Food Bytes: Mumbai Gets High On High Tea!

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Dainty cucumber and watercress sandwiches served on white bread with their crusts taken off. Diminutive lavender scones jostling for space with chocolate-topped profiteroles. Elaborately decorated mini pastries giving company to petit fours. All these sitting poised on a three-tiered cake stand laid out with paper doilies next to a pot of freshly brewed tea. Never mind that the above takes you back to the Victorian times in England, where white gloved ladies sat in the summer garden taking measure sips of tepid Earl Grey tea from floral painted porcelain cups—raised pinky et al! And never mind how namby-pamby all that may sound... For such an afternoon high tea service (generally taken between the hours of 4pm to 7pm) exists even today and in all its glory. In fact, these days it seems to be enjoying a renaissance or sorts, right under our very nose. Not surprising then that fad loving Mumbai can’t seem to get enough of this latest craze. And the following places are some of the purveyors of the fine art of ‘doing’ high tea.
High Tea at Nido, Mumbai
High Tea at Nido, Mumbai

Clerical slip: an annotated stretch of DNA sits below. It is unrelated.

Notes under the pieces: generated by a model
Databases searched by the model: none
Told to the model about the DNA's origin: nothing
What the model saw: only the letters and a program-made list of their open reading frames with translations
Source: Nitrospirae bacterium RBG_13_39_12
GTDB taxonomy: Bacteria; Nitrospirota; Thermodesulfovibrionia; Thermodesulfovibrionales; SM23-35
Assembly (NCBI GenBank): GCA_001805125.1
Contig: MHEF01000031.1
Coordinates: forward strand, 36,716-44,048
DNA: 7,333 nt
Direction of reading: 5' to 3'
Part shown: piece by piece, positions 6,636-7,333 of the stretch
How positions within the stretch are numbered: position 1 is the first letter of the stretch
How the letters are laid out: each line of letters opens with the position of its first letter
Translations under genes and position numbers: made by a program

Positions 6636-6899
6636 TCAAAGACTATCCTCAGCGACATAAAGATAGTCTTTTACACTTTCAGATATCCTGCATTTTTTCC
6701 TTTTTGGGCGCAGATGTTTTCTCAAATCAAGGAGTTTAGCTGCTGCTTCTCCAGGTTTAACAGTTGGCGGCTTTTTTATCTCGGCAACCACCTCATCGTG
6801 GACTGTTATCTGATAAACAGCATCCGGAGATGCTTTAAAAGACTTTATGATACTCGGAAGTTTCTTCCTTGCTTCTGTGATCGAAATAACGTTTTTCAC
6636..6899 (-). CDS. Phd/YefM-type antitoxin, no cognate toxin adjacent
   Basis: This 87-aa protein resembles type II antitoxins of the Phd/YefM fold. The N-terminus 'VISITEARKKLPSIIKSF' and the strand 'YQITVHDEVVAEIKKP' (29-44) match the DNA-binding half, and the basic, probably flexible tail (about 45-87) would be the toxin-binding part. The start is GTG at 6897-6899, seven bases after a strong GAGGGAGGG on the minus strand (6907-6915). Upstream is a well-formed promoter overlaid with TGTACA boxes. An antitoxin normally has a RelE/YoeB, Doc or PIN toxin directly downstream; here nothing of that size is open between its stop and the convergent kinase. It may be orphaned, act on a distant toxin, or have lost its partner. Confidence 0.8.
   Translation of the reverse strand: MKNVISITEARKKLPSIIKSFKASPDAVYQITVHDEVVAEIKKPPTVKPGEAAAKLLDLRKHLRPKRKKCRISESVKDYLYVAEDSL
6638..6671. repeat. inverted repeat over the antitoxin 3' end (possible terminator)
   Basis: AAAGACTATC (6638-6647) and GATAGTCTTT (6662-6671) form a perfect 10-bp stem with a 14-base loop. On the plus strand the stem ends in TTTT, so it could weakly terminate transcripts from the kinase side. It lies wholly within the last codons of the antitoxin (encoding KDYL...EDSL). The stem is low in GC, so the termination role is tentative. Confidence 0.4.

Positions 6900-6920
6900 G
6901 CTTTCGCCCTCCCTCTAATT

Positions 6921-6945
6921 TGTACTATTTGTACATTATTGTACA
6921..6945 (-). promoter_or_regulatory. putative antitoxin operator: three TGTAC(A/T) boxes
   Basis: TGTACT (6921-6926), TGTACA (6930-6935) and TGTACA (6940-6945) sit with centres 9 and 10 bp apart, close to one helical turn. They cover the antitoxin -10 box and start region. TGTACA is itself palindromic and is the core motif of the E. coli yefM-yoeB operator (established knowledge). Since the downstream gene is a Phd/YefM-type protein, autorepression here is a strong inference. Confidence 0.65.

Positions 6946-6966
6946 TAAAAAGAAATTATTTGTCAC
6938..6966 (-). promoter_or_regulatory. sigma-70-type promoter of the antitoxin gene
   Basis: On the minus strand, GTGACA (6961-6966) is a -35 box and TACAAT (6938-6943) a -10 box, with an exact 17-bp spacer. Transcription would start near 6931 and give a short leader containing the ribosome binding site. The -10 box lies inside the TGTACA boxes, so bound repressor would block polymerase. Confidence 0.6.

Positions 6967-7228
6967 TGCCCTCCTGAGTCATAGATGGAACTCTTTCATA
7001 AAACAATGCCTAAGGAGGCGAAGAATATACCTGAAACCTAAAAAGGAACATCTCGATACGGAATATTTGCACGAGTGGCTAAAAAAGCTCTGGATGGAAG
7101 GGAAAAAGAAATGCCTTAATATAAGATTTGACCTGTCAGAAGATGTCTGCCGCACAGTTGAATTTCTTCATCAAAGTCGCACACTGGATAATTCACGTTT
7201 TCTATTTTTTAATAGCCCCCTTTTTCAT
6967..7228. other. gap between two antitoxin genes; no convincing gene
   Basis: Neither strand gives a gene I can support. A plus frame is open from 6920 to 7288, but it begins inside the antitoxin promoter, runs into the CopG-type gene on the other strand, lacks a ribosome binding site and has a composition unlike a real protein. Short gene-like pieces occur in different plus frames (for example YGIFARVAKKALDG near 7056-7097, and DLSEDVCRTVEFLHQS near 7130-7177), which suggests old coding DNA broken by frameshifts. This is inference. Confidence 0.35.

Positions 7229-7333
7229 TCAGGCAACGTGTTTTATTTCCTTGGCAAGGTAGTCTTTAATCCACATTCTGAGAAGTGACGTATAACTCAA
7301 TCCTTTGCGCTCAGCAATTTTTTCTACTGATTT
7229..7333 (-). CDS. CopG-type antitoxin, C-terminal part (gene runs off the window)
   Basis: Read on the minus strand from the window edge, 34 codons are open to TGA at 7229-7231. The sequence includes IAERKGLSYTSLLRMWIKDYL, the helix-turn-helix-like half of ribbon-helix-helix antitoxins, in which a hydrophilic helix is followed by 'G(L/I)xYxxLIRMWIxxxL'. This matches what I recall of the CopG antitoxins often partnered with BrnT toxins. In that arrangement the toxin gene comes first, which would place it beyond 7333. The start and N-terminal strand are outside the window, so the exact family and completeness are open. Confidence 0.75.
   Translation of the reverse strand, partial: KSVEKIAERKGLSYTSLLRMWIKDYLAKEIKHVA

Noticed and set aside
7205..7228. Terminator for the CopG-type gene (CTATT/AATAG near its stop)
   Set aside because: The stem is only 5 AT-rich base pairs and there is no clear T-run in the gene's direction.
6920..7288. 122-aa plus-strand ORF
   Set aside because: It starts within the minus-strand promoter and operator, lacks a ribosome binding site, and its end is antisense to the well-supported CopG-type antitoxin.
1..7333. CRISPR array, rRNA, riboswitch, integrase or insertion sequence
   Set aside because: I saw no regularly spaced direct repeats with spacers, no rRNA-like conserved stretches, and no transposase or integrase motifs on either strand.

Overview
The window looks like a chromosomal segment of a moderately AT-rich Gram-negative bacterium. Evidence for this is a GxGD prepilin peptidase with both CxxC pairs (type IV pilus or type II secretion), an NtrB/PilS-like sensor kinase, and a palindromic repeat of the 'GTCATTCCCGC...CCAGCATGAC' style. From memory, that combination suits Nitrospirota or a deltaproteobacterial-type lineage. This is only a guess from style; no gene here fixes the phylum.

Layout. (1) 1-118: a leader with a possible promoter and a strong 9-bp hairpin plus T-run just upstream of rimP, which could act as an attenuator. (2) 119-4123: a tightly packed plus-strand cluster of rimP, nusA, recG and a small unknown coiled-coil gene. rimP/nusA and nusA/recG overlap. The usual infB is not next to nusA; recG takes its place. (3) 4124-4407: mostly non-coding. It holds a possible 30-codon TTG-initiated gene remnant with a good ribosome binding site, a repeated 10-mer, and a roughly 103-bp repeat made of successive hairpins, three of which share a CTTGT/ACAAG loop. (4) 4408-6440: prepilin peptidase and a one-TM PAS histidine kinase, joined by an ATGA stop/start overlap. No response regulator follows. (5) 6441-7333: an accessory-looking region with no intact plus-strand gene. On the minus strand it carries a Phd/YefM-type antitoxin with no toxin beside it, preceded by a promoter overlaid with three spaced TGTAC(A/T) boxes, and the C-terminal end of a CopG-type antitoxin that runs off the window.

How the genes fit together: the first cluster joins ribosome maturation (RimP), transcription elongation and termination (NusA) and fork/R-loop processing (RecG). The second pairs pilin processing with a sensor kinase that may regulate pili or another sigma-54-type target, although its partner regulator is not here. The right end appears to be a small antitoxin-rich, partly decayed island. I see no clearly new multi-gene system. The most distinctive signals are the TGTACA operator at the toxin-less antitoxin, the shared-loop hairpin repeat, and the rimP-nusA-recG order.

Nido Cottoning on to the idea of a high tea, this one by the Khar-based European fine dining restaurant is the newest and in my opinion the best value for money high tea. With two versions offered daily from 4pm to 7pm, the general high tea (Rs 700 per person) is the better option of the two (the other being a Champagne version for Rs 1,100 per person) with a choice of 11 teas including good old masala chai along with a South African Rooibos and a Russian Black Tea. Nosh items served here are finger sandwiches (love the egg salad one), profiteroles, tea cakes, fruit tartlets, flaky mushroom vol au vents and warm scones with Devonshire clotted cream and preserves. Where: 21, Union Park, Near Le Sutra Hotel, Khar. Call, 022-67706336 Sea Lounge at The Taj Mahal Palace Over the years, this casual yet classy lounge has been THE place to simply saunter into, pull up a comfy chair and just watch the ocean do its thing. But it also has one delicious little ritual called the High Tea Buffet (Rs 1,500 per person) served daily from 3.30pm to 7pm. here you can feast to your heart’s content on delicacies like watercress and cucumber sandwiches, vol au vents and pastries like the criminally soft madeleines and apple strudel, along with a selection of teas like Darjeeling, Assam and even Japanese sencha. They even do a few Indian items like mini vada pavs, sev puri and pav baji. Where: The Taj Mahal Palace, Apollo Bunder, Colaba. Call, 022-66653366 The Tasting Room at Good Earth Every day from 4pm to 6pm this shabby chic eatery transforms into an intimate little tea salon where the ‘ladies who shop’ come with arms laden with bags for a spot of high tea. The spread here (Rs 850 for two) is made up of an eclectic mix of teas from the likes of Mokalbari, Coonoor and Sunda Red Tea served with bite-sized sandwiches with fillings like egg, mustard and ham, chicken mayonnaise and scones with clotted cream and strawberry jam among other items. Where: 1st floor, Good Earth, Raghuvanshi Mill compound, Lower Parel. Call, 022-65285284